That argument is ridiculous in the first place (um, ever heard of “two wrongs don’t make a right”?), but it’s doubly wrong here in that there actually is a big difference. The subject of black men dating white women is a very sensitive one in the African American community. While interracial relationships were taboo in white communities in the past, that was because racist white people felt that black romantic partners weren’t “good enough.” When a black man dates a white woman today, it is still taboo for many blacks because they fear it reenforces that old idea. This anxiety is prevalent enough that it has inspired an entire character type in movies and TV, the Evil White Women who frequently is depicted as a mistress or girlfriend to a successful black man. It’s become a cliche and Scott was merely trying to discover the reasons behind it origin.

While Scott’s column was indeed “artful,” Common’s more blunt explanation for why he doesn’t date white women may be the simplest explanation for the raw nerves this subject touches upon:

“I don’t think there’s anything the matter with somebody loving somebody from another race but it’s almost like a stereotype that if you’ve got dreadlocks you go out with a white girl. just feel like, as black men, we do have to be aware that, yo, every time we step out with some woman it’s setting an example for our daughters and it’s also representing something for our mothers. If you can’t really love your own, how can you really love others?”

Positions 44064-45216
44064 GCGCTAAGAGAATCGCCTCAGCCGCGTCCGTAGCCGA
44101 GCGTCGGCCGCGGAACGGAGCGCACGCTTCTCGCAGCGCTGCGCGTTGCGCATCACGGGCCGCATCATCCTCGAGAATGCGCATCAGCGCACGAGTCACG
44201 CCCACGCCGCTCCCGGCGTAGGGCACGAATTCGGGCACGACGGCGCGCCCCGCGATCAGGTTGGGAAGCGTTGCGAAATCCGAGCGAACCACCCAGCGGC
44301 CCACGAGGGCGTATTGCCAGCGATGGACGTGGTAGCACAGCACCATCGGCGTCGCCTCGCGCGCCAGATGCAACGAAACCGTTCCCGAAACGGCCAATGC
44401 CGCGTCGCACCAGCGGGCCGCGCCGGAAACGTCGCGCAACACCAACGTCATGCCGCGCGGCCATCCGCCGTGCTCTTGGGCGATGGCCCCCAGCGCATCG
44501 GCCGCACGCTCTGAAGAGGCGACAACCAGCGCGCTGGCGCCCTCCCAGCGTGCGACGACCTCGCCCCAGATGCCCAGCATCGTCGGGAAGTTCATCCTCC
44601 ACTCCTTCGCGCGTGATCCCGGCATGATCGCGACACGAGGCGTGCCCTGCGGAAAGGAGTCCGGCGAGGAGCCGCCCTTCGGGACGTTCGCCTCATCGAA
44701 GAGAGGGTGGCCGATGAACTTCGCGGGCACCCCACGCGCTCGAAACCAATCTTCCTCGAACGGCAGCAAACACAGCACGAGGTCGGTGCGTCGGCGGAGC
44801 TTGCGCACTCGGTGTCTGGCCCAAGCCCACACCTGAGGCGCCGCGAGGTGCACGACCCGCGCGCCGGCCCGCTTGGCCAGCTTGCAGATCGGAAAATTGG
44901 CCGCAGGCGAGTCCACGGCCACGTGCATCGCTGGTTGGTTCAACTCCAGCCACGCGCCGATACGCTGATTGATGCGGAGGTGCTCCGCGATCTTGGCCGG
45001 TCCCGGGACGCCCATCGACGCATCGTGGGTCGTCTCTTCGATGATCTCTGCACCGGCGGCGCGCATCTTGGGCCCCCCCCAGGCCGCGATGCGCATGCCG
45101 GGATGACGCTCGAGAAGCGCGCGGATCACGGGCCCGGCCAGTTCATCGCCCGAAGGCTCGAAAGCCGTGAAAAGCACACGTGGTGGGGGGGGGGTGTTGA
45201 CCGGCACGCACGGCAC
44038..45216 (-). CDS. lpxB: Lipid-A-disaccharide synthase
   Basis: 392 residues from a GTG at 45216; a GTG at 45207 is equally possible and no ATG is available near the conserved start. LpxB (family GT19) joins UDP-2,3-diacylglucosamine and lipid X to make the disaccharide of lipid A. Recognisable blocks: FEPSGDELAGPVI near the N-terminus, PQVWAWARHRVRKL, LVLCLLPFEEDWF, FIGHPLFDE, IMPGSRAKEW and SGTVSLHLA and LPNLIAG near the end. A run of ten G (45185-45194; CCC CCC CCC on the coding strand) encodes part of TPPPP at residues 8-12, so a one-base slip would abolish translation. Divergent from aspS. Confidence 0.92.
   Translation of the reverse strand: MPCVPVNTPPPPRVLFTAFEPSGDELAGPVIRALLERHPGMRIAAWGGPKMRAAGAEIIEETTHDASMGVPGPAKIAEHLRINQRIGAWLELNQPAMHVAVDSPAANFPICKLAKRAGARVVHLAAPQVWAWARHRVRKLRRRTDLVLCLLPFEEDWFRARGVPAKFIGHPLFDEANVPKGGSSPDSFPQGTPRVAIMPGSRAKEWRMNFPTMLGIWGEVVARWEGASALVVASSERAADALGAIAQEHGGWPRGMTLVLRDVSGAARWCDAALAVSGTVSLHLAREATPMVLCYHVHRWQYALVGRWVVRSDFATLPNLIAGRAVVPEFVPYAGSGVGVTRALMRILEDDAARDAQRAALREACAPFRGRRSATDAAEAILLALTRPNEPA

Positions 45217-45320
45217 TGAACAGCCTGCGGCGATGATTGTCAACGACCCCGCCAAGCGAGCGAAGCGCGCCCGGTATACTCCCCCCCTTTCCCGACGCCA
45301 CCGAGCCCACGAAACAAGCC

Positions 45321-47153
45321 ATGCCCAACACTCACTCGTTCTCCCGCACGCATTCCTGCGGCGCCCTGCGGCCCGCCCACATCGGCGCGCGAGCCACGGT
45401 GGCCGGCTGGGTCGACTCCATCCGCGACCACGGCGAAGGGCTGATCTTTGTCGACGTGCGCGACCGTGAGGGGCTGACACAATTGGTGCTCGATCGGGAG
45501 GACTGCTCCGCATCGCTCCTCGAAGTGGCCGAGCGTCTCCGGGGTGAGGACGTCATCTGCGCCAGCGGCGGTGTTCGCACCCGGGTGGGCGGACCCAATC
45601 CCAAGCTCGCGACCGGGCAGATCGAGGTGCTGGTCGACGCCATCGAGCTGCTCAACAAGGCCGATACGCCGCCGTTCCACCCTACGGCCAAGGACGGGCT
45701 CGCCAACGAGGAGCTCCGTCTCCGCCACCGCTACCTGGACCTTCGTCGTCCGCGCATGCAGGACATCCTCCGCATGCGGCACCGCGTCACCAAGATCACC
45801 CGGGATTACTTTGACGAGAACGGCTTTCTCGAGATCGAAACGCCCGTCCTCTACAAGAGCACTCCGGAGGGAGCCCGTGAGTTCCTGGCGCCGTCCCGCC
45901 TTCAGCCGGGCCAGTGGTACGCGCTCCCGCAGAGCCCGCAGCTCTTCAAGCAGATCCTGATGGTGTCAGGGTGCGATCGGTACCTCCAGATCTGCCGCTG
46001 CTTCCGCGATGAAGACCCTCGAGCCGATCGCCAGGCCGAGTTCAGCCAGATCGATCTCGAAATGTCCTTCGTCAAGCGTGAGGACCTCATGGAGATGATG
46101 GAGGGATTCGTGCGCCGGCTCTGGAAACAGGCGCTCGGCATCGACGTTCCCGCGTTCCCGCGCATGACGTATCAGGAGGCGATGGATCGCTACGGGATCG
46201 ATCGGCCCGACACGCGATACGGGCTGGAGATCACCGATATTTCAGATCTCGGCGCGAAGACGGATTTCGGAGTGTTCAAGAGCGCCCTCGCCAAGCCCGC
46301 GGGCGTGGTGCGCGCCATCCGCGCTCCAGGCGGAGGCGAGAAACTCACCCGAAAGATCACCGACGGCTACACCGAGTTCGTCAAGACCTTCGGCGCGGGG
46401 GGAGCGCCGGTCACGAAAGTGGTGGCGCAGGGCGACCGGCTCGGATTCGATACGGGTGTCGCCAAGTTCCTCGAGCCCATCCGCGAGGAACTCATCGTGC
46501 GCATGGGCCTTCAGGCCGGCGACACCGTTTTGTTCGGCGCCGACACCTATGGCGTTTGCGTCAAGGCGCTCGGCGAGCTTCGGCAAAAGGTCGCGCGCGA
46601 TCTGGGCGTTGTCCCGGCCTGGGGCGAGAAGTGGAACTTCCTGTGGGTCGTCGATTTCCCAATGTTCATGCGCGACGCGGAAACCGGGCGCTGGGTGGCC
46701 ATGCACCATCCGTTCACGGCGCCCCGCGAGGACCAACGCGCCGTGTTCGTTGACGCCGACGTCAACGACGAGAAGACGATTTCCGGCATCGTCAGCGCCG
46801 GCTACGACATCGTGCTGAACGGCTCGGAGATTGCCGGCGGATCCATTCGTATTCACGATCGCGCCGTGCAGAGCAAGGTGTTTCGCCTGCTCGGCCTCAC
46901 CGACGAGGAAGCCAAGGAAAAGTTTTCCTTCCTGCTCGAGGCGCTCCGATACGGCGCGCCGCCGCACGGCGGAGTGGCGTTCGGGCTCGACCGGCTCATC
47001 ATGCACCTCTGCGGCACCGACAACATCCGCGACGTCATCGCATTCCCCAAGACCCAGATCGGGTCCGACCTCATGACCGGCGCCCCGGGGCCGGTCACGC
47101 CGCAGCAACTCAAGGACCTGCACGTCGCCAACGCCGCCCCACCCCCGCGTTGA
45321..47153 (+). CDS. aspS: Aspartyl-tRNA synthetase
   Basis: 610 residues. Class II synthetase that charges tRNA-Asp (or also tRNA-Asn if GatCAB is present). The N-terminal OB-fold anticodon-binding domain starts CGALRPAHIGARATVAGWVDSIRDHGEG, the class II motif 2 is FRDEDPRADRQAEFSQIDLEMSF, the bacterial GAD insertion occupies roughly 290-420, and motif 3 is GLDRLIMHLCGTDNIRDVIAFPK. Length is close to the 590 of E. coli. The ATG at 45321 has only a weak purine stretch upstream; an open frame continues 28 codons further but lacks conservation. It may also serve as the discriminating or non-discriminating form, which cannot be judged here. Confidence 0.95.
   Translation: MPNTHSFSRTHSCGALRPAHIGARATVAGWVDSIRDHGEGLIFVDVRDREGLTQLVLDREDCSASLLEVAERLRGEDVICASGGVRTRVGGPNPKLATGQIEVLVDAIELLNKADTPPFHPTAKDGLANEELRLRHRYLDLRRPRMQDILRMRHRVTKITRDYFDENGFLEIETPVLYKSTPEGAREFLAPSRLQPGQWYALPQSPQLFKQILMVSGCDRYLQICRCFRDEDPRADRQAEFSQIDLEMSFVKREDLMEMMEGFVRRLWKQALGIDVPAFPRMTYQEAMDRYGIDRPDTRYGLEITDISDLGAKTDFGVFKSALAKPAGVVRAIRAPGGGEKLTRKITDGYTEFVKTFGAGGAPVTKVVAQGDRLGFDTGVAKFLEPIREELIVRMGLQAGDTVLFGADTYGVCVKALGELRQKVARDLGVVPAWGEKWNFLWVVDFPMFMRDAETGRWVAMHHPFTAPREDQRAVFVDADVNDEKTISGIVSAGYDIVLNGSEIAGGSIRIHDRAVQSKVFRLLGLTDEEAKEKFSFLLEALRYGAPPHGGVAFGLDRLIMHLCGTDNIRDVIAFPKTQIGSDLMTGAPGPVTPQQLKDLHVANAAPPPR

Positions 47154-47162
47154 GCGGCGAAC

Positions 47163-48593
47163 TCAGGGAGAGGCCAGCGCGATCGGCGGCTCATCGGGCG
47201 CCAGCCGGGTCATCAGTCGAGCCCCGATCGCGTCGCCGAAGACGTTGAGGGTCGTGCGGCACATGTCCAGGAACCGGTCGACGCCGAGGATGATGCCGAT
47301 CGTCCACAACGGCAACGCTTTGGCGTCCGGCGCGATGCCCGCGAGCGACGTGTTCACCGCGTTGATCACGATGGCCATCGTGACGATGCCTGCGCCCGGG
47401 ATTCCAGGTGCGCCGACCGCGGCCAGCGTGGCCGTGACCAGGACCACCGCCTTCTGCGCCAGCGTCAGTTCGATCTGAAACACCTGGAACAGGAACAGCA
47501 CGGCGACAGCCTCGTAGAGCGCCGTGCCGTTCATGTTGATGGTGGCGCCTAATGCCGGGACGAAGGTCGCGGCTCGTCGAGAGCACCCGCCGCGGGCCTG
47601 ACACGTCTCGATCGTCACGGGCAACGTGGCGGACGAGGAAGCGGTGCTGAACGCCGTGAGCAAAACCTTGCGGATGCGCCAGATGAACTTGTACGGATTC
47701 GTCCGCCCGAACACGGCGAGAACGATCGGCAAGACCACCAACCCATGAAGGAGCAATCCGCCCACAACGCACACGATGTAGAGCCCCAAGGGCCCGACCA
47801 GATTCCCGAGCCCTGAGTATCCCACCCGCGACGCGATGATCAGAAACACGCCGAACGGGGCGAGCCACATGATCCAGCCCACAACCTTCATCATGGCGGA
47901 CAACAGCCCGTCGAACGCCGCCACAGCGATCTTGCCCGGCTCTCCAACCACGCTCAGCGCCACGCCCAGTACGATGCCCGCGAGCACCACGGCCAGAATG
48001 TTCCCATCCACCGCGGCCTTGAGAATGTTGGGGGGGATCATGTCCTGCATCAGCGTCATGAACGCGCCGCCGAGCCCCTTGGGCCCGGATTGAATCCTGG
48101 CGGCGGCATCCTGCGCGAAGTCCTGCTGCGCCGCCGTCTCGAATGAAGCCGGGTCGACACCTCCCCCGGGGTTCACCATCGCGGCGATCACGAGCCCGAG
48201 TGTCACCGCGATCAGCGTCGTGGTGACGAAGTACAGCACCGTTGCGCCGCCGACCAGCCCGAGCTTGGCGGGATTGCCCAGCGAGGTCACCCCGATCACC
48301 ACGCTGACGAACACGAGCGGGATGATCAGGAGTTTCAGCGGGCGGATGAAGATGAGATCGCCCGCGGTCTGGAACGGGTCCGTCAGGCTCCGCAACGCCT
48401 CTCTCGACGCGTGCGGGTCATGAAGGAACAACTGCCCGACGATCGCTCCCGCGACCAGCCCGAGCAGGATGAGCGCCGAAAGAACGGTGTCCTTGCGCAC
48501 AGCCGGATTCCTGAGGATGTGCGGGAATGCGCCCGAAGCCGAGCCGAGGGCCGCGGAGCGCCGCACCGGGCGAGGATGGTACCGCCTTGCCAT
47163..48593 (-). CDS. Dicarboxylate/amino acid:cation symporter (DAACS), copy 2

But, I digress. I’m focussing on Scott here and why I find the Right’s attacks on her so offensive. To explain, let me call up yet another quote, this time, one of the favorites of Conservative commentators; Eric Holder’s “nation of cowards” comment. The Right frequently mentions only those three words when quoting Holder, thus using it as proof of the Obama administration’s lack of belief in American exceptionalism (“How dare they call us cowards! We’re the bravest country ever!!!”). However, the full quote was strictly about race relations: “Though this nation has proudly thought of itself as an ethnic melting pot, in things racial we have always been and continue to be, in too many ways, essentially a nation of cowards.”

Here is Jill Scott, an intelligent woman, trying to have a thoughtful conversation about race relations in America and what is the Right doing? They’re doing exactly what Holder said. They’re acting like cowards.

However, I don’t think the people posting these quotes and trying to get their readers angry at Scott are actually cowards and that’s what is so infuriating. As the Big Hollywood post proves, this whole “outrage” is completely disingenuous. This is just an example of finding any possible excuse to get people to hate Michelle Obama and therefore her husband and therefore his administration. Selectively quoting from year-old columns by random event guests to attack the Obamas? That’s stretching.

So, let me change up Holder’s quote a bit. Though this nation has proudly thought of itself as united, in anything related to what are political rivals are doing, we have always been and continue to be, in too many ways, a nation of pissy, little jerks.

(Editors Note: This post has been updated since it’s original posting)